GREG HUNT: Right now. We want to encourage everybody over 50 to be vaccinated as early as possible. But we’ve been very clear that as supply increases later on in the year, there will be enough vaccine of mRNA vaccines for every Australian.
LANGDON: I mean, Peter, it doesn’t help does it?
DUTTON: Ally, what’s Greg saying there? He’s saying there is a requirement –
LANGDON: If you don’t want AstraZeneca, wait till the end of the year, is kind of how a lot of people took it.
MARLES: That’s exactly what he said.
DUTTON: No, what he’s – what he’s saying is that there’s a program now, and as all the doctors are saying without exception, if you’re over 50, get vaccinated. Go and see your GP, have the discussion if you have a hesitation, go and see your doctor, get vaccinated. It’s incredibly important. That’s the most important message. And then Greg’s saying, well, yes, we’ve secured other doses and they’ll be rolled out between now and the end of the year. I mean, it couldn’t get any clearer than that. And that’s exactly what he’s done. And, you know, yes, I mean, Richard comes out negative again this morning on the vaccine rollout. Labor has undermined this program from day one. And they really do have a lot to answer for here.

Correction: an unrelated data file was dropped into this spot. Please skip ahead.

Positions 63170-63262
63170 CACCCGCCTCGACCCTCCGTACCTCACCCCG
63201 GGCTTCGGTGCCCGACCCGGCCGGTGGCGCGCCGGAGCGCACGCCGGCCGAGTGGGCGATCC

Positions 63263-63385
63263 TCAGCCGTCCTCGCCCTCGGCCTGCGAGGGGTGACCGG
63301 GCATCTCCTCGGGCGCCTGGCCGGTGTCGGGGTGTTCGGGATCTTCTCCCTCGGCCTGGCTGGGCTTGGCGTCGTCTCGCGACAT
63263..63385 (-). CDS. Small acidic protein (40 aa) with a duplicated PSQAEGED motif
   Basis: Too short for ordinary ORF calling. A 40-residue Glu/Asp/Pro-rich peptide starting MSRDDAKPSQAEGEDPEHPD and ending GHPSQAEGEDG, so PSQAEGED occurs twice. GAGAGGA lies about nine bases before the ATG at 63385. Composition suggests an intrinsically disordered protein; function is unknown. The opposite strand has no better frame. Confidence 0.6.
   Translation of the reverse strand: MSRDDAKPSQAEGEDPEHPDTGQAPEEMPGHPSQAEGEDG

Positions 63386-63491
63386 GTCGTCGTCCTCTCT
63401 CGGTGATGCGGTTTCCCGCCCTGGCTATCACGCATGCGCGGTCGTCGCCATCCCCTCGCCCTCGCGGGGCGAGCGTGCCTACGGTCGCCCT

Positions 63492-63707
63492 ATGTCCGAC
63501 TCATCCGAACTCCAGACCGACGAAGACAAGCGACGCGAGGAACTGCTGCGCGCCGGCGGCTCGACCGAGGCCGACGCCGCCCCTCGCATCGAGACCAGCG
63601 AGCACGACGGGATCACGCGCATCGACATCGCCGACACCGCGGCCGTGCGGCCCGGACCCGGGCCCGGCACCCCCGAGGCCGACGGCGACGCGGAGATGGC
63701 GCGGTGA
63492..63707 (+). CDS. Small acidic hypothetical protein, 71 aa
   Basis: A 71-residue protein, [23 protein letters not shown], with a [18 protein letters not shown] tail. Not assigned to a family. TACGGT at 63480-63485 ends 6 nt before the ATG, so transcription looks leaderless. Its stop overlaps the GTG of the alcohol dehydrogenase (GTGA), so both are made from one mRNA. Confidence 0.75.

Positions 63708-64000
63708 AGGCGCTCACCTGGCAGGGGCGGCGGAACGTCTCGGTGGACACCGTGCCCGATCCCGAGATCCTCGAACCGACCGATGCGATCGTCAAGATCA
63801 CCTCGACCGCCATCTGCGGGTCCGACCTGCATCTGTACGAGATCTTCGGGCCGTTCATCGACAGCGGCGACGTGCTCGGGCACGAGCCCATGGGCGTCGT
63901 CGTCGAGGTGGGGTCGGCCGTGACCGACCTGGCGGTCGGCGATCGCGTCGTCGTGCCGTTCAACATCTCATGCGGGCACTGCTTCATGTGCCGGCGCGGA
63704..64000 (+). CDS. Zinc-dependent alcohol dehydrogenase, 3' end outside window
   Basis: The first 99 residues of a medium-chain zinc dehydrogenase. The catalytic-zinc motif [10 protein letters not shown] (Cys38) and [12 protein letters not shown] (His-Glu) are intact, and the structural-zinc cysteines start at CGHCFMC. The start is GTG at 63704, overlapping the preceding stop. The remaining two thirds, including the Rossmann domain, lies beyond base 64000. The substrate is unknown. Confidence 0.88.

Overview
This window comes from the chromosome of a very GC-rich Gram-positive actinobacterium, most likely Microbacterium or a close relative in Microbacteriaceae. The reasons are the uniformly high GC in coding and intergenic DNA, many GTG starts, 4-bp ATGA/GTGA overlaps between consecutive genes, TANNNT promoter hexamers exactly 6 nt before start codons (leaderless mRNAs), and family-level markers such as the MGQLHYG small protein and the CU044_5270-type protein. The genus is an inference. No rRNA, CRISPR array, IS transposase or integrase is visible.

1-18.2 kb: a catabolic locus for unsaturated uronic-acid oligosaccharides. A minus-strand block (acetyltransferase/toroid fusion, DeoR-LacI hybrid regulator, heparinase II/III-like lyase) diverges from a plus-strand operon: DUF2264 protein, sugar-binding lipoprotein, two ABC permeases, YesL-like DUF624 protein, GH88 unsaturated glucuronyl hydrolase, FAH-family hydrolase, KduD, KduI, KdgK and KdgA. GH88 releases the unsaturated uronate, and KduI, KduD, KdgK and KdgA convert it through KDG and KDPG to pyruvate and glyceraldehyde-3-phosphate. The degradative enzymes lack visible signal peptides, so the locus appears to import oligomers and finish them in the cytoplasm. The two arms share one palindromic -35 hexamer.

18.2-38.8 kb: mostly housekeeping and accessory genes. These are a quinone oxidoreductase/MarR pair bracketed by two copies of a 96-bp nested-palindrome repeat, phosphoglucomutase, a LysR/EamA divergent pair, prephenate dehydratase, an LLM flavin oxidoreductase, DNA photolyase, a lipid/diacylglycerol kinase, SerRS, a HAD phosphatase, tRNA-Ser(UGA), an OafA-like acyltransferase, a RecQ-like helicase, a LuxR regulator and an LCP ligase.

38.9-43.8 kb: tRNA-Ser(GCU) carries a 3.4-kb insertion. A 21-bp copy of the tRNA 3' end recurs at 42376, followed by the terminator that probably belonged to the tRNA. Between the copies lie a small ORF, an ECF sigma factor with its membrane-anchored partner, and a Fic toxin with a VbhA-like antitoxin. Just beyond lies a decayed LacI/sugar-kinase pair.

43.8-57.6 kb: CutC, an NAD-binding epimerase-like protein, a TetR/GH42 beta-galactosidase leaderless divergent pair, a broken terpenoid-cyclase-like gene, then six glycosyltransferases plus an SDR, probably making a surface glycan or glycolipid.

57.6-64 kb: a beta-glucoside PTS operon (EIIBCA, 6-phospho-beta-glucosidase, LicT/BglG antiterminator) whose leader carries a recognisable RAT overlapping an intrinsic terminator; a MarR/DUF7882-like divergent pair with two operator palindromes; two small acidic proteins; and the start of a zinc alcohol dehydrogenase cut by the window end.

MALRES: Greg Hunt is doing enough of that himself.
DUTTON: Richard, honestly, you and Anthony Albanese coming out, bagging this every day has contributed to an undermining of the confidence, particularly for over 50s. And I think it’s unconscionable and it shouldn’t happen. You should listen to the doctors. The doctors are telling people over 50 to get the jab now. And that’s the best advice that we can give people.
MARLES: Well, we’ve been doing none of that. People over 50 should definitely get it.
DUTTON: Say something positive.
MARLES: Well I have, people over 50 should go and get the AstraZeneca jab. I did that this week. That’s been the unequivocal message. Anthony went out and got his vaccine as soon as he possibly could. That’s not the issue. The issue is, the government actually rolling this out in an effective way and having proper messaging. And it was Greg Hunt yesterday, who is essentially giving everyone an option to wait. I mean, that’s what his message was. So it’s not about us. It’s about the government’s own messaging here. And really, people should be going off and getting this as quickly as possible because you know that we do need to do this with swiftness. It’s the government who’s saying it’s not a race. It’s the government who say we’ve got all the time in the world. That’s just wrong.